Moreover, such a law would empower U.S. citizens by granting them greater control over their data, including the right to request and obtain a copy of their PII held by such organizations, the right to correct inaccuracies or incomplete data held by such organizations, and the right to request the deletion or removal of their PII under certain circumstances. By providing these rights, comprehensive federal data privacy legislation would strengthen consumer protections, promote accountability among businesses, and foster a more transparent and equitable digital ecosystem where individuals have greater agency over their personal information. This approach aligns with global data protection standards and frameworks, such as the European Union's General Data Protection Regulation (GDPR), which emphasizes empowering individuals with robust rights and control over their data. By enforcing accountability and providing clear limitations on data usage, a federal data privacy law would adequately address the data privacy concerns raised by the Act and ensure that personal information is handled securely, thus safeguarding citizens against the overreach of data practices from both foreign and domestic entities.

The American Privacy Rights Act

On April 7, 2024, a draft of the American Privacy Rights Act (“APRA”) was introduced by Congresswoman Cathy McMorris Rodgers and Senator Maria Cantwell. This proposed law signifies a legislative initiative to standardize data privacy protection for U.S. citizens while simultaneously dissolving the varied state-level privacy statutes currently in place.[3]

The APRA confers upon U.S. citizens comprehensive rights that provide more control over their PII. These rights include the ability to access, correct, delete, and export their data, understand where and why their data is transferred, internally or to third-parties, and have their requests processed within defined timeframes. Additionally, the APRA enables citizens to opt-out of profiling and targeting advertising.

An essential principle of the APRA is data minimization, which limits a company’s collection of data to only such data that is essential for the provision of such company’s services to the specific user. This aspect of the legislation is particularly pertinent in the context of companies like TikTok, which, under the stipulations of APRA, would be prohibited from indiscriminately harvesting user data, thereby reducing the amount of PII that potentially could be exposed.

The requirement for explicit consent before any transfer of PII also places a substantial check on the dissemination of information to foreign entities. By mandating these rigorous data collection and processing standards, the APRA lays down a legal framework that could significantly diminish the likelihood of U.S. citizens' PII falling into the possession of foreign governments.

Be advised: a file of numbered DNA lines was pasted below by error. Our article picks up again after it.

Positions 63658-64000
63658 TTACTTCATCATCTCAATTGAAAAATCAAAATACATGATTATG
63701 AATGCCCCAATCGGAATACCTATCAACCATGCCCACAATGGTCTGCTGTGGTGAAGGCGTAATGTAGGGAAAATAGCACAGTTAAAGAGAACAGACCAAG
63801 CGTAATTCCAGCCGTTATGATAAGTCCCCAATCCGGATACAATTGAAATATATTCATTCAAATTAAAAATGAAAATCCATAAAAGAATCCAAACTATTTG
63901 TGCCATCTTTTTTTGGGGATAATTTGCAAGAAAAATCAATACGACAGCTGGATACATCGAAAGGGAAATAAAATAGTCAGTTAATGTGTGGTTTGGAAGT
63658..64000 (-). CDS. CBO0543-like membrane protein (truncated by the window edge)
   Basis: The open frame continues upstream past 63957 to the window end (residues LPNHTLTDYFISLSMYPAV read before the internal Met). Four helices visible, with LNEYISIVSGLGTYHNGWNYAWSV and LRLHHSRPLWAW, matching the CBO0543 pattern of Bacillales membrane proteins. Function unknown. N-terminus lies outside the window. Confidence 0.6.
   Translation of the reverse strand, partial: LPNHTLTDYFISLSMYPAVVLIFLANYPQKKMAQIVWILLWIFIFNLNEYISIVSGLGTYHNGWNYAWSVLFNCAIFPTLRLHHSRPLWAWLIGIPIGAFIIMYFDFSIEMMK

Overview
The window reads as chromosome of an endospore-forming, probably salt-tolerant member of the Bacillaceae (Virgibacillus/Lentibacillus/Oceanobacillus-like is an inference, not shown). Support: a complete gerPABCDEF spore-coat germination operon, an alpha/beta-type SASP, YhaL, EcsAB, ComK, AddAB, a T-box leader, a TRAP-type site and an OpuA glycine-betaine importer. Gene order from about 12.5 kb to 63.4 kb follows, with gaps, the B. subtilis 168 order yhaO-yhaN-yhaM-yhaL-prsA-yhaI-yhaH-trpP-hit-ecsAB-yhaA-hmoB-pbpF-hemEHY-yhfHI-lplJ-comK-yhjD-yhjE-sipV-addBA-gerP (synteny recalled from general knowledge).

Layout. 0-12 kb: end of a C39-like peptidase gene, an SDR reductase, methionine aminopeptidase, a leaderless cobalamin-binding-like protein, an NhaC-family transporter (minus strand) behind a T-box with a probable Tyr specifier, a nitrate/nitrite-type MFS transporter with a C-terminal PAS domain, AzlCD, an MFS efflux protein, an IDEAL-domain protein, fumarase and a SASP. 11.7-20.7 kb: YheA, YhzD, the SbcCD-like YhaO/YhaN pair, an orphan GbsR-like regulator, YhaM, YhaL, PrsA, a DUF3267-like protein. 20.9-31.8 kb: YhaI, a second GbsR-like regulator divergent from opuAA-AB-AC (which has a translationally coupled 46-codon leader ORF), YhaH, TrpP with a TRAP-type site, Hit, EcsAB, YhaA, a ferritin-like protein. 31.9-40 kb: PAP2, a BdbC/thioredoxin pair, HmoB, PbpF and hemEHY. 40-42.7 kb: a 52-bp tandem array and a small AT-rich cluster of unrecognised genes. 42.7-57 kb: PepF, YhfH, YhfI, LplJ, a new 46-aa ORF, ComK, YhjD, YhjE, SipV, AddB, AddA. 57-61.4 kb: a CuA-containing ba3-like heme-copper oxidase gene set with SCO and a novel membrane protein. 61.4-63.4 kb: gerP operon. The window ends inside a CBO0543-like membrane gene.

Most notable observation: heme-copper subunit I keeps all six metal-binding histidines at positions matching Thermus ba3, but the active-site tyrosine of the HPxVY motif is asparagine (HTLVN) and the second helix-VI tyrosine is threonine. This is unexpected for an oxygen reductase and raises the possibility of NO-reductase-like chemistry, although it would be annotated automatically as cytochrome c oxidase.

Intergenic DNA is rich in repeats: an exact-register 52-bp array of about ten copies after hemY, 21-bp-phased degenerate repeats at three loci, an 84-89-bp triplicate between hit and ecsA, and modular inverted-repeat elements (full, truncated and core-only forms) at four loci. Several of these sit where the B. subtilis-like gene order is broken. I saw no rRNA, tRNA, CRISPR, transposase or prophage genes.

In the case of a potential breach of privacy or unauthorized transfer of data, the APRA empowers the Federal Trade Commission, state attorney generals, and private citizens to pursue legal action. This enforceable right would help ensure that companies remain compliant with the privacy standards set forth, under the scrutiny of not only regulatory bodies but also the vigilant eye of the populace whose data they manage. The introduction of these legal avenues for recourse transforms privacy rights from abstract principles to actionable claims, providing a robust mechanism for holding entities accountable.

The issues that the Protecting Americans from Foreign Adversary Controlled Applications Act aims to address are directly tackled by the APRA through its comprehensive governance structure. By setting a high bar for consent, data minimization, and legal enforcement, the APRA could effectively reduce the risks associated with the transfer of PII to foreign governments. While the TikTok ban focuses on a singular platform and the potential threats it poses, the APRA offers a more expansive, systematic approach to safeguarding the privacy of U.S. citizens across all digital platforms. Through these measures, the APRA not only answers the immediate privacy and national security challenges but also fortifies the digital ecosystem against future threats.


While the motivations behind the Protecting Americans from Foreign Adversary Controlled Applications Act are grounded in legitimate concerns for national security and data privacy, its narrow focus and potential implications for free expression and innovation suggest that it may not be the most sufficient means of protecting the data of U.S. citizens. Alternatively, a comprehensive federal law, such as the APRA, would offer a more balanced and effective framework for safeguarding PII against foreign adversaries as well as domestic companies that may be engaging in unethical data practices. Such legislation would not only address the immediate concerns surrounding TikTok but also provide a robust foundation for the ongoing protection of American data privacy in the digital age.

Our team of attorneys understand the complexities involved in navigating the international data privacy regulations laws and encourage you to contact us if you are in need of assistance. Falcon Rappaport & Berkman is prepared to provide counsel regarding these issues and further guide you through the data compliance process. Contact our Corporate & Securities Practice Group at 516-599-0888 or by filling out the form below.



[3] American_Privacy_Rights_Act_of_2024.pdf

DISCLAIMER: This summary is not legal advice and does not create any attorney-client relationship.  This summary does not provide a definitive legal opinion for any factual situation. Before the firm can provide legal advice or opinion to any person or entity, the specific facts at issue must be reviewed by the firm.  Before an attorney-client relationship is formed, the firm must have a signed engagement letter with a client setting forth the Firm’s scope and terms of representation. The information contained herein is based upon the law at the time of publication.